Buying a Home: Why You Need a Real Estate Attorney

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Buying a Home: Why You Need a Real Estate Attorney

When I bought my first home, I basically signed whatever was placed in front of me. The idea of becoming a homeowner overshadowed any concerns that I might have. Besides, the agent seemed to know just what needed to be done. It was only later that I learned there was some confusion about the location of the property lines. Two years and several thousand dollars later, I finally got things straightened out. When I bought my second home, you can bet that I had a real estate attorney by my side. Everything was checked and double-checked before I signed anything If you are thinking about buying a home, take nothing for granted. Let me tell you more about my experience and why you need your own legal counsel. In the long run, you'll save a lot of time and trouble.

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In The Market For A Home? Here Are Some Unique Ways To Try Before You Buy

If you're like most people who are looking to purchase a home, you want to do all you can to ensure that the property you choose will meet your family's needs, expectations, and preferences for many years to come. You shouldn't have to make expensive renovations or updates after your purchase because things aren't working out exactly as you expected. Here's what you can do to gain some intimate insight into the homes you consider buying so you don't end up regretting your purchase later:

Rent the Place

One of the best ways to make sure that a home you're interested in buying will truly meet your needs and expectations as time goes on is to rent the place if possible. Ask your real estate agent to arrange a weekend or week-long rental agreement for you so your family can spend some intimate time on the property and get to know how everything works and judge the actual condition of the home itself.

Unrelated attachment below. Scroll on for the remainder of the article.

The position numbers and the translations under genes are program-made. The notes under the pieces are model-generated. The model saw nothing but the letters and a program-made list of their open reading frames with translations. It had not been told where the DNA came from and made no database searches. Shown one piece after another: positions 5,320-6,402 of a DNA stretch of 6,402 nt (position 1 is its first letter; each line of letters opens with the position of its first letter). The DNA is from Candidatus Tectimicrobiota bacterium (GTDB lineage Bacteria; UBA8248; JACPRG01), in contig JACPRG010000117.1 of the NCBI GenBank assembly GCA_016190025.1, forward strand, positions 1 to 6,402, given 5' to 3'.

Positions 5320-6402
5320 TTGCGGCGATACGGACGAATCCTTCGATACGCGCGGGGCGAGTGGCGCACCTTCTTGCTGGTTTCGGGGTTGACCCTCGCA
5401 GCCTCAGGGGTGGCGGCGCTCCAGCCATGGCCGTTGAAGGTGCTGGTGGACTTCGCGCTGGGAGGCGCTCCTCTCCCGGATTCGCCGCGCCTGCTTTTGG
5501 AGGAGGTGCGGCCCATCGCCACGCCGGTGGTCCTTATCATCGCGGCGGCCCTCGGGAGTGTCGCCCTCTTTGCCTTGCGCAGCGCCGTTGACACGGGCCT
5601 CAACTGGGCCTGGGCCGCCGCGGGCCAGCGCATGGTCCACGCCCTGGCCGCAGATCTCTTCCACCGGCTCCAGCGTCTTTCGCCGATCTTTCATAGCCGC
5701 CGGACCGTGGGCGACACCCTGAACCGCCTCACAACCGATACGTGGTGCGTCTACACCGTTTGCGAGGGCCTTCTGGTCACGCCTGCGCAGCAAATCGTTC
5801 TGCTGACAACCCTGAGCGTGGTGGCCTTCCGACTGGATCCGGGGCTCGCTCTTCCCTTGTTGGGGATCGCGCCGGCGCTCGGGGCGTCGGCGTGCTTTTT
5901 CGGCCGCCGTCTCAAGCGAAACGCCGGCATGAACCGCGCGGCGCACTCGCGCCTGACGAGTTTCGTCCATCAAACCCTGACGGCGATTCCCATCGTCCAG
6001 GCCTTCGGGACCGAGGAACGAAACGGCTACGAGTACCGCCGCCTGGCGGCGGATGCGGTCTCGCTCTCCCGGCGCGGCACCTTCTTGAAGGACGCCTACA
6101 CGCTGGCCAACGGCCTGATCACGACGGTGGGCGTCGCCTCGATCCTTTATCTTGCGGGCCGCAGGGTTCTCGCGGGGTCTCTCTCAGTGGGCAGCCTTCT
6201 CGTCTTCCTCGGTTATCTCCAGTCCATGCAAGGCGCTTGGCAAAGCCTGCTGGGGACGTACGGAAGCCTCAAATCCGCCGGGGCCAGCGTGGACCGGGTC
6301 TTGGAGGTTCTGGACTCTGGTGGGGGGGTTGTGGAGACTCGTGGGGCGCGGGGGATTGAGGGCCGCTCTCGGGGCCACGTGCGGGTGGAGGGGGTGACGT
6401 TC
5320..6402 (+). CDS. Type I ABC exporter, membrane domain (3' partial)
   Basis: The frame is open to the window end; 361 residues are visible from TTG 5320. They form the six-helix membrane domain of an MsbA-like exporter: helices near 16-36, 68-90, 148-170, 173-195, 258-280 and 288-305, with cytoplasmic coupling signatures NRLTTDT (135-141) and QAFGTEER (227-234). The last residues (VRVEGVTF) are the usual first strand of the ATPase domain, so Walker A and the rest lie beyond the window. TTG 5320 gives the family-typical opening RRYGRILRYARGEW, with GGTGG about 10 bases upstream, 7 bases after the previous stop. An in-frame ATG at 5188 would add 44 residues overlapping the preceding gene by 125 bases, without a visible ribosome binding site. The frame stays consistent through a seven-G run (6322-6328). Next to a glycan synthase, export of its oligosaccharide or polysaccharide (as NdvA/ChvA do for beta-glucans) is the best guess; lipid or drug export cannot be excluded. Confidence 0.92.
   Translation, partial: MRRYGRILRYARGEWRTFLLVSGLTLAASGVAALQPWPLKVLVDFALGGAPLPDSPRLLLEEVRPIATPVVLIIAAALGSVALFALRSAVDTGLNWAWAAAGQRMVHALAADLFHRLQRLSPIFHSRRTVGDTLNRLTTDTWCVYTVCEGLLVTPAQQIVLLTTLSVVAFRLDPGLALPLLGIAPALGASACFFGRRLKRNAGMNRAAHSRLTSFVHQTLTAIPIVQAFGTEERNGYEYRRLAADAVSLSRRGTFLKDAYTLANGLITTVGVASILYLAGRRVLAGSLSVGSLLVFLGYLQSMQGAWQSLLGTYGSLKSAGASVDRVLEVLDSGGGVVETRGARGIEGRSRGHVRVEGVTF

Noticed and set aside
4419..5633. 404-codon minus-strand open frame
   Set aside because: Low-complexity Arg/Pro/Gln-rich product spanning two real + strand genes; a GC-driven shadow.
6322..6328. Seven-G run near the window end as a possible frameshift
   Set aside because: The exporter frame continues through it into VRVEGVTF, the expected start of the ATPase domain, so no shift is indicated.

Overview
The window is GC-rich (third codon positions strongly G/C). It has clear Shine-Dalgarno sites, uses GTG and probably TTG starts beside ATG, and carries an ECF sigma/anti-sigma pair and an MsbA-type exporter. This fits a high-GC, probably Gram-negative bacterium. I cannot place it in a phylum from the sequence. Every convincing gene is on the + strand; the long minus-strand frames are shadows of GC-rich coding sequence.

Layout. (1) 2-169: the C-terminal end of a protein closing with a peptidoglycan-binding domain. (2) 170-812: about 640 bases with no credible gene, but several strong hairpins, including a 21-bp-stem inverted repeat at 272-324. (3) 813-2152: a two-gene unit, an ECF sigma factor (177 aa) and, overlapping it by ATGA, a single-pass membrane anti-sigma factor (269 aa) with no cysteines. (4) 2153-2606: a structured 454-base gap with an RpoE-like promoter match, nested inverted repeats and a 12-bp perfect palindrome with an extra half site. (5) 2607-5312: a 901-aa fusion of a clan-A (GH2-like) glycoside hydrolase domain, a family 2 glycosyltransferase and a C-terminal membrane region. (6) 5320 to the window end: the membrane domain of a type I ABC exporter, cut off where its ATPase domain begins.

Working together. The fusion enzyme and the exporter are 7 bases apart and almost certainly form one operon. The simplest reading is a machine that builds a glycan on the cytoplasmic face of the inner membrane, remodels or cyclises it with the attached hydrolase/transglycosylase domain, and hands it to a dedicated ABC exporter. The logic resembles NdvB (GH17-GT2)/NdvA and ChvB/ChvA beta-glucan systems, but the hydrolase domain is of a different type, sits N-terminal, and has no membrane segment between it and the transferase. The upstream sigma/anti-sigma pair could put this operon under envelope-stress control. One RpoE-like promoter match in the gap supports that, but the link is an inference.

You may even be able to bring the pets along to see how they get along in the yard and neighboring pets. Spending even one night at the homes you consider buying will give you the insight you need to ensure that everything from the appliances and flooring options to the foundation and gardening plots are what you are really looking for in a new home.  

Host a Meet and Greet

Hosting a meet-and-greet near the homes you consider purchasing is an excellent way to get to know the neighbors that are living close by and that may very well make up your new community. Plan a potluck or picnic in a park or community center near the neighborhood you're thinking about moving to and invite everyone in the neighboring homes to spend an afternoon getting to know you. Leave invitations in their mailboxes or on their doorsteps, or ask the home seller to contact the neighbors on your behalf. This will give you and the kids a chance to make new friends and connections so it's easier to settle in if you do decide to make a purchase and move into the neighborhood.

Be Present for Inspections

When having a prospective home inspected for things like pests, plumbing, or structural integrity before you consider making an offer, make an effort to be present so you can see for yourself what's being noticed and documented. Attending a plumbing inspection will allow you to get to know the system which can come in handy if you want to make repairs or updates on your own as the new homeowner. Being there for a termite inspection will give you an idea of how much damage has already been done to the home if any. Ask your real estate agent to coordinate inspection dates with days that you are free so you can be part of them.